Windows 7 doesn’t offer very good multiple monitor wallpaper support. Any solution you look for pretty much tells you the same thing: you’ll have to come up with a painful workaround to use different images as your background.
Macs offer this natively and it does seem like a pretty standard use case for people with multiple monitors. I was surprised to see that this simply wasn’t possible in Windows 7.
I’m not a big fan of using third party software for operating system type work. I’d rather use Windows Security Essentials for malware protection than AVG or Norton. I prefer using Windows resolution management to the the third party software provided by my video-card manufacturer. Maybe this is a holdover from my early days of playing with computers back when we had 640Kb of memory to play with and keeping background applications to an absolute minimum. Maybe it’s just because I don’t want a bunch of software loading and running. Maybe it’s because you never know when the companies that build the software will go out of business or stop supporting the software. Whatever the reason, suffice it to say, I rarely use these types of programs and even more rarely do I pay for them.
DisplayFusion is a welcome exception. Within minutes of installing it on my Windows 7 machine, I could tell that it was going to be a keeper. The functionality it delivers adds so much, so quickly, so elegantly to the multi-monitor on Windows 7 that by the end of the of the day I couldn’t imagine going back. It also highlights how much the folks at Microsoft short-shrifted us on the multi-monitor support front.
It immediately and intuitively does what it says on the tin: allows you to put different backgrounds on your monitors. Users can also choose to have a panorama image that spans both monitors. And then I realized that there was a lot more it could do.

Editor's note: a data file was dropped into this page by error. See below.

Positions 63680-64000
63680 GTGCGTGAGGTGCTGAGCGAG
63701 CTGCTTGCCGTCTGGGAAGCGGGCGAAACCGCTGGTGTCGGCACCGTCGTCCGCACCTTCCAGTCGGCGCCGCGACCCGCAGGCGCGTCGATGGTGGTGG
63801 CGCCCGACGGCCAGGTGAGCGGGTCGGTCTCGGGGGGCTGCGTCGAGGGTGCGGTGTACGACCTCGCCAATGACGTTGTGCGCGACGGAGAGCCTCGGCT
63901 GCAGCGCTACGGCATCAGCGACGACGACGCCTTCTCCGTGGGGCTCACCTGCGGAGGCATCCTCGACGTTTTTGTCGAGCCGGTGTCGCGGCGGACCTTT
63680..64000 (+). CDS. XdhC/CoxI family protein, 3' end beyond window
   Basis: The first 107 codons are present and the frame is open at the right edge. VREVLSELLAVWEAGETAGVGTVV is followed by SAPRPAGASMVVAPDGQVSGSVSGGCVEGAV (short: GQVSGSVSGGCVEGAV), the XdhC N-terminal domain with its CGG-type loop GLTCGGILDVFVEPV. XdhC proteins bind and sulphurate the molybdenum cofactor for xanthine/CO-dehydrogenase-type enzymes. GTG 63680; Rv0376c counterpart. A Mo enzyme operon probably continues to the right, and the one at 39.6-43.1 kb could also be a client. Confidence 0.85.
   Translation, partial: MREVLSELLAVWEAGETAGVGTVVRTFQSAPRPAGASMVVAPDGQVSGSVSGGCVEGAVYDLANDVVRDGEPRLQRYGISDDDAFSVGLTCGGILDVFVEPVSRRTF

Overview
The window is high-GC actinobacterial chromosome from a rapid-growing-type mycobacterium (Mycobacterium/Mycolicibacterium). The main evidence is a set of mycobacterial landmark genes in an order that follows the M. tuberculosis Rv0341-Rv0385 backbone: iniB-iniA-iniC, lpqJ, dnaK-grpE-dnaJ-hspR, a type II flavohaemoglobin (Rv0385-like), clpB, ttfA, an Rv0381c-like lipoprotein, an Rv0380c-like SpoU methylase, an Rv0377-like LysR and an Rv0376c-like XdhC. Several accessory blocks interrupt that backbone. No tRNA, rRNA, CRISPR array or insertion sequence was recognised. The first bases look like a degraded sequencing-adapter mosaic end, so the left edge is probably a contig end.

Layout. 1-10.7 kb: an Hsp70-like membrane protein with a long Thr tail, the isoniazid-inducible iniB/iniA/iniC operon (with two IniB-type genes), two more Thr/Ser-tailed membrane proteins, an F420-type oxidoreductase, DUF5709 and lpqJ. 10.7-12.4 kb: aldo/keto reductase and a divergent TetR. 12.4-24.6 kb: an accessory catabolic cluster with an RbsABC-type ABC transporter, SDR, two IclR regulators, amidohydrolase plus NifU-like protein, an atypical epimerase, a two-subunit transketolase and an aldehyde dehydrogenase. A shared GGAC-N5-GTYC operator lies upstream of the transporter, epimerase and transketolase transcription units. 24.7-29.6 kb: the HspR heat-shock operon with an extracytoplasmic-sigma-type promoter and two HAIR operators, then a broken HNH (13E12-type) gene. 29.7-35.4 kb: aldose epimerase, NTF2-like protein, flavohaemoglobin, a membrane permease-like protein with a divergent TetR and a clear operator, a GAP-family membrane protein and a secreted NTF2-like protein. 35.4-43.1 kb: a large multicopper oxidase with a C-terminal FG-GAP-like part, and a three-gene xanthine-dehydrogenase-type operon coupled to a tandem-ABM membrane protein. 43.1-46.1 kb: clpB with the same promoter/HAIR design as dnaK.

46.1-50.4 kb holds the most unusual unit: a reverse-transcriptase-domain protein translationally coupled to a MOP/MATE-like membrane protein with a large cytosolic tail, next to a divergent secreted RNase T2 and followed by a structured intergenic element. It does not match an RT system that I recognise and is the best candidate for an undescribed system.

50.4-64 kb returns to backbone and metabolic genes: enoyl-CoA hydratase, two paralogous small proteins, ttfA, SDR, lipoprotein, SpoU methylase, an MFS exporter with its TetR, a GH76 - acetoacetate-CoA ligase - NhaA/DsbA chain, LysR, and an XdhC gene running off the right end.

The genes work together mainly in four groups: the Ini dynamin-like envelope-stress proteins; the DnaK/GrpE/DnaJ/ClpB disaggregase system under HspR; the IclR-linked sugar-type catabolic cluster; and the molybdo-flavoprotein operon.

The software gives you full and total control of the settings, including which monitor is on the left, and which is on the right, the ‘clipping’ of the image, where your taskbar appears, what your windows login and logout screen display, the source of the desktops, multi-monitor screen savers, and a ton more. Rather than enumerate them all here, I’ll just point to their site. Suffice it to say I was immediately thinking about paying for the full license.
Speaking of payment, one very cool option for payment is the Steam payment. For $25 you get one license for a machine. However, if you use the gaming platform/community/store Steam, you can pay $29 and use DisplayFusion on any machine you’re running Steam on. Since I use a lot of different computers and can easily install Steam on each of those, this was the choice I will go for (I’m still running down my Free Trial).
If you’re looking for a way to tweak and enhance your multi-monitor experience, I highly recommend this piece of software. I love the granular level of control it gives me and how much more elegant it makes the experience. Having the customized windows login screen is totally unnecessary but it’s also very cool. Just a wonderful piece of eye-candy.